As it happened in previous races this season, different intra-team strategies could have been deciding in handing the laurels to one driver and not the other in Austria. Nico Rosberg went for his first tyre change before Hamilton made the dip; but the German benefitted from a 0.9sec quicker service, which reassured his position behind the Martini colours. Next to pit was Massa – but it might have been a bit too late for the Williams’ super soft rubber as despite coming out in between the two Mercedes, the Brazilian was quickly overtaken by Hamilton who continued his charge for in pursuit of victory.
Then it was Valtteri’s turn as the then race leader made his way into the pits… to receive his tyre change in somewhat record-breaking 2.1sec! This gave him great advantage not only over his team-mate but also Hamilton, as it was the Finn’s turn to split the two Silver Arrows – and stay there for quite some time.
Following Rosberg they eventually overtook Sergio Perez, who was enjoying the leader’s cap on his then 27-lap stint until there was hardly any rubber left on the tyres for him to keep the position. One lap later Hamilton also made the pass, leaving Massa on the wrong side of the limping Force India, which robbed the Brazilian of good momentum in his own pursuit of podium. And if that (plus the bad memories of Canada two weeks earlier) weren’t enough reason for frustration, Massa was blocked by Perez again before the Mexican’s second pitstop on lap 54 – from where the Brazilian had to defend from his former team-mate Alonso.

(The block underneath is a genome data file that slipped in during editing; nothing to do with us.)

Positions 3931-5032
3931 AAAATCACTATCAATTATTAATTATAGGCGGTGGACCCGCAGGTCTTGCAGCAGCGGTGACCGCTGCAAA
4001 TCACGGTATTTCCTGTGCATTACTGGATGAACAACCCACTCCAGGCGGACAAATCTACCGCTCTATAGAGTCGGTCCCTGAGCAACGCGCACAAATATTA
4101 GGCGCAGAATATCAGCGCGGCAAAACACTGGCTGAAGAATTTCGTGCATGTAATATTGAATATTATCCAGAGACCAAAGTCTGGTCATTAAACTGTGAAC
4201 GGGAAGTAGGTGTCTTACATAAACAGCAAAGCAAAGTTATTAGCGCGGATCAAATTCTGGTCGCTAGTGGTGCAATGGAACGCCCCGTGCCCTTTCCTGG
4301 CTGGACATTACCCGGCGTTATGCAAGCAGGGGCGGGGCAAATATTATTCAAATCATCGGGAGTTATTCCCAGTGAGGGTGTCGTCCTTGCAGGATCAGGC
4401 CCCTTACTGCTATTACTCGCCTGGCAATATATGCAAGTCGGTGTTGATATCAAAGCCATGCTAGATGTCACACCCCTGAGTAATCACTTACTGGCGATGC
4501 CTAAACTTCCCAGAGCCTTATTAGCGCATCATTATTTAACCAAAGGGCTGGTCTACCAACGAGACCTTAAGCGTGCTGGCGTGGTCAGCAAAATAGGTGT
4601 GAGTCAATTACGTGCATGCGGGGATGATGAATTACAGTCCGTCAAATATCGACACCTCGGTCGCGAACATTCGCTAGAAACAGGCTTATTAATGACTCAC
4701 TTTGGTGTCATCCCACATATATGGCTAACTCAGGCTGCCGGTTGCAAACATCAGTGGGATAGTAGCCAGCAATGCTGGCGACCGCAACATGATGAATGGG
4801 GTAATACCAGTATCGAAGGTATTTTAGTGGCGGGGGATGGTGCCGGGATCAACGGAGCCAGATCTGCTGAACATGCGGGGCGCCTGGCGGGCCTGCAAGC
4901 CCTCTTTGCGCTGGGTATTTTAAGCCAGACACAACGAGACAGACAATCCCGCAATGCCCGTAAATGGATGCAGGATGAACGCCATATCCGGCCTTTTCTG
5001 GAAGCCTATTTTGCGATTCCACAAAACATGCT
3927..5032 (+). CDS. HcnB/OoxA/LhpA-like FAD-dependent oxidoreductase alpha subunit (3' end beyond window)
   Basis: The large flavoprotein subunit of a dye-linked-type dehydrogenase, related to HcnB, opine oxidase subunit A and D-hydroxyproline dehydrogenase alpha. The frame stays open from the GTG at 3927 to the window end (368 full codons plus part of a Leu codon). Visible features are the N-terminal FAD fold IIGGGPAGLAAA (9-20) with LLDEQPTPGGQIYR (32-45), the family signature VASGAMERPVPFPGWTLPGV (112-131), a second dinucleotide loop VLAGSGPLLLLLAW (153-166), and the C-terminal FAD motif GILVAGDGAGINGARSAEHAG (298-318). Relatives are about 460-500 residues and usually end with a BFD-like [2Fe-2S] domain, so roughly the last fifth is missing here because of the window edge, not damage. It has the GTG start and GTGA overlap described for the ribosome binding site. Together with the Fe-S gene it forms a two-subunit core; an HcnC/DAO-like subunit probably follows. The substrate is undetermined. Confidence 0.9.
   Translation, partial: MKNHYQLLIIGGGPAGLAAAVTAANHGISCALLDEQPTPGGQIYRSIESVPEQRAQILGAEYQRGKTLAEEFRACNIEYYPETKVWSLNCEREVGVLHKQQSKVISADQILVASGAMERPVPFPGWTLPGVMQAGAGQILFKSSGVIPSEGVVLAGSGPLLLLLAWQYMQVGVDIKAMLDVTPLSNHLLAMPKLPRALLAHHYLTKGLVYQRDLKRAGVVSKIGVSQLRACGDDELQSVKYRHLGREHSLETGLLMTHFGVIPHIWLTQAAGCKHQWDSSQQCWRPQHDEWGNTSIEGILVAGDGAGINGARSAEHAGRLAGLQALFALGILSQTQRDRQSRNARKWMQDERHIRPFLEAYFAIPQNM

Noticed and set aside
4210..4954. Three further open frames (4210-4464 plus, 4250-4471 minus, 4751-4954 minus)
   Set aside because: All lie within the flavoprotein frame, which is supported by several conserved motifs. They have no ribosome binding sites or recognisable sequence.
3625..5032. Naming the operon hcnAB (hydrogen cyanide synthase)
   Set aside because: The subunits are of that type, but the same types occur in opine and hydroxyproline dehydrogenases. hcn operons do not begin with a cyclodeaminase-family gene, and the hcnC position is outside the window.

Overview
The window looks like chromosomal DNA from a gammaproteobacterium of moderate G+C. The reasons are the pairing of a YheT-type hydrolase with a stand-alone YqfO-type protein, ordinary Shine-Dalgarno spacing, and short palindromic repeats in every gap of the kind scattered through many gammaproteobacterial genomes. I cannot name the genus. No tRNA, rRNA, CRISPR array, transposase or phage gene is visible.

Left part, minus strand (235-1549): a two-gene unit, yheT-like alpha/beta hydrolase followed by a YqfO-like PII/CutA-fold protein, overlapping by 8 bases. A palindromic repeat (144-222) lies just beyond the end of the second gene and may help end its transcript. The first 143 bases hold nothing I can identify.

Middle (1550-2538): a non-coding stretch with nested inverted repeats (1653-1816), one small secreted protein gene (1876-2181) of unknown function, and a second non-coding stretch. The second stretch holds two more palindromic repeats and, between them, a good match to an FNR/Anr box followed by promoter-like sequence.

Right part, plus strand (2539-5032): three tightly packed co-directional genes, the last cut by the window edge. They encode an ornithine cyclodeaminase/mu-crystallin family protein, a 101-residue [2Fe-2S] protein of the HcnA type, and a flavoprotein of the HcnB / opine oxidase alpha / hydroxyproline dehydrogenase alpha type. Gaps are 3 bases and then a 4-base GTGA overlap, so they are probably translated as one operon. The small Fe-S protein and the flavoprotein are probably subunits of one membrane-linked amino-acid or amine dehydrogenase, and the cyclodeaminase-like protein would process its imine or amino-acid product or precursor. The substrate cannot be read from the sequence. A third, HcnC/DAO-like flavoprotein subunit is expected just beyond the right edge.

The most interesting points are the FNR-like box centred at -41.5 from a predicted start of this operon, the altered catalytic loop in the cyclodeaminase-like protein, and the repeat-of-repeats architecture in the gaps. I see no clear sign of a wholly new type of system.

Eventually, the pole sitter finished the race just outside the podium, with the Spaniard coming a close 5., followed by Perez. The Mexican deserved a lot of credit that afternoon, having progressed steadily by overtaking in beautiful style from 15., where he was demoted by a five-place grid penalty for the Canadian incident. Together with his team-mate Nico Hulkenberg’s 9. place finish, Force India collected enough points to keep themselves ahead of Williams in the constructors championship – even if just by mere two points.
Because, even though the Grove outfit did not scoop the elusive win, Valtteri Bottas’ third place finish was the best result anyone could hope for when faced with nearly problem-free Mercedes. Radio messages from both Silver Arrows’ drivers suggested concerns over their breaking system, but there was no repeat of Canada and the team claimed its sixth 1-2 finish this season. Hamilton did not manage to spark an extra boost of energy from his car in the final laps and so the win this time went to Rosberg – but out of the three top finishers only Bottas seemed genuinely (albeit quietly) pleased with his podium spot.
And no wonder; as the circus moves to another classic circuit for the British Grand Prix, the question “Who will win?” becomes “Which Mercedes driver will it be this time?” – and the paddock knows it. So while Williams celebrate loudly their best-of-the-rest result, quietly they and others will hope for a deja-vu of Canada and Mercedes’ IT issues.